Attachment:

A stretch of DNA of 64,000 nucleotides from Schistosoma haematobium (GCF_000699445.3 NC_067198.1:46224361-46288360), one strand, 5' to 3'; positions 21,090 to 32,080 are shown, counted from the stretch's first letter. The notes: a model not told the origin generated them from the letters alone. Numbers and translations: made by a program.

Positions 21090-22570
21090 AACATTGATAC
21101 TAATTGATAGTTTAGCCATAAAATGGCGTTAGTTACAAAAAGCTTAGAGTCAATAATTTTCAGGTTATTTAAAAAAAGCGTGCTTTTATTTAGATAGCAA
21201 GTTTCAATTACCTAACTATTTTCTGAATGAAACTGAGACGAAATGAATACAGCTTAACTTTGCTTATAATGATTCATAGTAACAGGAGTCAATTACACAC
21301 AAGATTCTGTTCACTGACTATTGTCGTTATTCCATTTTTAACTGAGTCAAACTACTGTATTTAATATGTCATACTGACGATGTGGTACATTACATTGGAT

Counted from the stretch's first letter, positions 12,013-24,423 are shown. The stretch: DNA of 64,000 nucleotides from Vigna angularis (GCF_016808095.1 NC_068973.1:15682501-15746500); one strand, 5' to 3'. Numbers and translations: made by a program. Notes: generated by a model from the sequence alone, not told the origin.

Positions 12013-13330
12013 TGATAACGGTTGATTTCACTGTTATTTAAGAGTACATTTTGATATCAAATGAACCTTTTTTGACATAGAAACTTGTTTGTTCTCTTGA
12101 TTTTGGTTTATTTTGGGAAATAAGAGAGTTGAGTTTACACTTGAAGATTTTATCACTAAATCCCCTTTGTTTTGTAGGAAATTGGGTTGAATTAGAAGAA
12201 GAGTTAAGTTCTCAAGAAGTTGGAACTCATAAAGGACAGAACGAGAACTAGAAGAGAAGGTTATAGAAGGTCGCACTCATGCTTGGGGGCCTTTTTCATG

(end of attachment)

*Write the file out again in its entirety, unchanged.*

A stretch of DNA of 64,000 nucleotides from Schistosoma haematobium (GCF_000699445.3 NC_067198.1:46224361-46288360), one strand, 5' to 3'; positions 21,090 to 32,080 are shown, counted from the stretch's first letter. The notes: a model not told the origin generated them from the letters alone. Numbers and translations: made by a program.

Positions 21090-22570
21090 AACATTGATAC
21101 TAATTGATAGTTTAGCCATAAAATGGCGTTAGTTACAAAAAGCTTAGAGTCAATAATTTTCAGGTTATTTAAAAAAAGCGTGCTTTTATTTAGATAGCAA
21201 GTTTCAATTACCTAACTATTTTCTGAATGAAACTGAGACGAAATGAATACAGCTTAACTTTGCTTATAATGATTCATAGTAACAGGAGTCAATTACACAC
21301 AAGATTCTGTTCACTGACTATTGTCGTTATTCCATTTTTAACTGAGTCAAACTACTGTATTTAATATGTCATACTGACGATGTGGTACATTACATTGGAT

Counted from the stretch's first letter, positions 12,013-24,423 are shown. The stretch: DNA of 64,000 nucleotides from Vigna angularis (GCF_016808095.1 NC_068973.1:15682501-15746500); one strand, 5' to 3'. Numbers and translations: made by a program. Notes: generated by a model from the sequence alone, not told the origin.

Positions 12013-13330
12013 TGATAACGGTTGATTTCACTGTTATTTAAGAGTACATTTTGATATCAAATGAACCTTTTTTGACATAGAAACTTGTTTGTTCTCTTGA
12101 TTTTGGTTTATTTTGGGAAATAAGAGAGTTGAGTTTACACTTGAAGATTTTATCACTAAATCCCCTTTGTTTTGTAGGAAATTGGGTTGAATTAGAAGAA
12201 GAGTTAAGTTCTCAAGAAGTTGGAACTCATAAAGGACAGAACGAGAACTAGAAGAGAAGGTTATAGAAGGTCGCACTCATGCTTGGGGGCCTTTTTCATG